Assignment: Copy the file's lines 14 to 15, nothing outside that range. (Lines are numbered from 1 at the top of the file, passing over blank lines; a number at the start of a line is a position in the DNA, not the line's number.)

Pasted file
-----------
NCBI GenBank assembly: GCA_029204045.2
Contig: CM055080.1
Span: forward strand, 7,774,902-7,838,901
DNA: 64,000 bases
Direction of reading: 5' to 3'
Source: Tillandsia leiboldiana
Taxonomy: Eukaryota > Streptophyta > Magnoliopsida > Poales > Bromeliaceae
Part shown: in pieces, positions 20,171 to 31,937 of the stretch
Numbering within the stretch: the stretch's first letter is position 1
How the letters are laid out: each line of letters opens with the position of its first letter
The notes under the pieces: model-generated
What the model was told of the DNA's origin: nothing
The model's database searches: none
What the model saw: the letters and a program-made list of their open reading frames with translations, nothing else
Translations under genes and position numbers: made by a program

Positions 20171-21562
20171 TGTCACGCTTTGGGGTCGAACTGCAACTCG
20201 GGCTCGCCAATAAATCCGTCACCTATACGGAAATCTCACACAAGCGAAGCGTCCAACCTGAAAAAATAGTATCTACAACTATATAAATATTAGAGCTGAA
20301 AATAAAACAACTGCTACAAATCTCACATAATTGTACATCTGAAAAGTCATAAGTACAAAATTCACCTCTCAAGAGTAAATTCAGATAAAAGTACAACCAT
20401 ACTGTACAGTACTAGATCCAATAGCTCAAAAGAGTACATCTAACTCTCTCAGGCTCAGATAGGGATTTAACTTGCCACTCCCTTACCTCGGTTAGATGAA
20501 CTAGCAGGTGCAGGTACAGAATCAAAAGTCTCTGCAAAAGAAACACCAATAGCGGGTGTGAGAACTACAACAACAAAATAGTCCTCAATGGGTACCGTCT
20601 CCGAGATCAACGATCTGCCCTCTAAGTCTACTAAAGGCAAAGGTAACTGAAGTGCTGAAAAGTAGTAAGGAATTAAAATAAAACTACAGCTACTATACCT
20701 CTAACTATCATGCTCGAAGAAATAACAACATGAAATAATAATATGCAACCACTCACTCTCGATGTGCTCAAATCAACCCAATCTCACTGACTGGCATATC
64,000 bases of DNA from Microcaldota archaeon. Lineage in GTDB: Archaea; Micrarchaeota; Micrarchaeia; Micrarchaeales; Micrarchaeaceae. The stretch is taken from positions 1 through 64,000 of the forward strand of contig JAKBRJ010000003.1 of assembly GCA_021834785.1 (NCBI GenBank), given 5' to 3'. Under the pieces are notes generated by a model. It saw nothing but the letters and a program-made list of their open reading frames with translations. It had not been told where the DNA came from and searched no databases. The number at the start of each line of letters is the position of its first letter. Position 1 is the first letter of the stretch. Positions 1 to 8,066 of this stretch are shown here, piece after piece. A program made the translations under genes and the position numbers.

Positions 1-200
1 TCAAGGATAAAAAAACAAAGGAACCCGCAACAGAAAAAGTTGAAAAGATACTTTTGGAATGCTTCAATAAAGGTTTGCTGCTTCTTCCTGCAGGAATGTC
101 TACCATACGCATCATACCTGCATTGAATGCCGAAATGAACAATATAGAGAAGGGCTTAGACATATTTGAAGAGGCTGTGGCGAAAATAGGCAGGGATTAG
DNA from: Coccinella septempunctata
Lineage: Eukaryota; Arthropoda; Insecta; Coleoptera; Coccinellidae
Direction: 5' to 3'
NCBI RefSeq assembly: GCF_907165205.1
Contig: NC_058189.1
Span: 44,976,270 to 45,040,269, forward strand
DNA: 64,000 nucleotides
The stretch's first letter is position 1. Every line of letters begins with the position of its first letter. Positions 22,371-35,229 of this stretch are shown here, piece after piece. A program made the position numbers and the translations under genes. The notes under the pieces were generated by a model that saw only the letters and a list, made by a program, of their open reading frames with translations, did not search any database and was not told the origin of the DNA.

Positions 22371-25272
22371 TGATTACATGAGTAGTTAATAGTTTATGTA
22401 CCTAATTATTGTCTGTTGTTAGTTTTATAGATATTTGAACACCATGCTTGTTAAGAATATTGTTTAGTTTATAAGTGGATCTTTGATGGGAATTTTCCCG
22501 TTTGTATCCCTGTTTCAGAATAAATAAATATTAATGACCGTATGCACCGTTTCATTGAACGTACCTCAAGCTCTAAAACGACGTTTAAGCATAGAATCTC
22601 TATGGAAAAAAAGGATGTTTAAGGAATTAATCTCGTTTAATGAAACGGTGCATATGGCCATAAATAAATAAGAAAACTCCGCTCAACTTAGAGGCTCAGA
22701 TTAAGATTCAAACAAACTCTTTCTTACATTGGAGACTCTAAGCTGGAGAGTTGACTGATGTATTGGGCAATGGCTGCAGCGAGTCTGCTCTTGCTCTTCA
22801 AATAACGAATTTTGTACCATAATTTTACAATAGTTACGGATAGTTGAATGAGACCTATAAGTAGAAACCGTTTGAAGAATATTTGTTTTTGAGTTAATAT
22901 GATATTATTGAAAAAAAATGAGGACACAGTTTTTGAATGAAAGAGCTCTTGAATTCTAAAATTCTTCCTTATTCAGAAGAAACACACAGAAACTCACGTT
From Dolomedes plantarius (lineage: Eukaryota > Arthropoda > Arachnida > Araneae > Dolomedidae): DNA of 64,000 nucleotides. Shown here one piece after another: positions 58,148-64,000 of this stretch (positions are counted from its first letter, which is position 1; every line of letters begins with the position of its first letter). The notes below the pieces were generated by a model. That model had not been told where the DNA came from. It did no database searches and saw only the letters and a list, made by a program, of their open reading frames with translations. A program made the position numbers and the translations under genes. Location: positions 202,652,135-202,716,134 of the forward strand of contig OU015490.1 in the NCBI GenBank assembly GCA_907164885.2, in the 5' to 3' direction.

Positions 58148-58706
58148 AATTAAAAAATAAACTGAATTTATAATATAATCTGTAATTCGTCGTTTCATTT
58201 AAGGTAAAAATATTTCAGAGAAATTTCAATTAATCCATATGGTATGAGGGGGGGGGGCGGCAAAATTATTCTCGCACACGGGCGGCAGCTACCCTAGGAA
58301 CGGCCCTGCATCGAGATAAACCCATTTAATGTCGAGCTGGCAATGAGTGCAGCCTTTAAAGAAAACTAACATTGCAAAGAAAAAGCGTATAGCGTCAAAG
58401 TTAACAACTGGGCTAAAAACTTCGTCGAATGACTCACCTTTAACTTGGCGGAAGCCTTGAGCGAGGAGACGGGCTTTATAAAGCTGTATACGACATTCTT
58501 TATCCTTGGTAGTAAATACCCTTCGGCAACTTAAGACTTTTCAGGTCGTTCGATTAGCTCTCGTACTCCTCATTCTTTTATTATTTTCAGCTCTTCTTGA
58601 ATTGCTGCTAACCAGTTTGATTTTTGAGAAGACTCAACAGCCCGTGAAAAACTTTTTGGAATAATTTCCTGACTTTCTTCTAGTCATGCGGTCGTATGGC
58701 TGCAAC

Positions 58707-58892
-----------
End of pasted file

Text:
What the model saw: the letters and a program-made list of their open reading frames with translations, nothing else
Translations under genes and position numbers: made by a program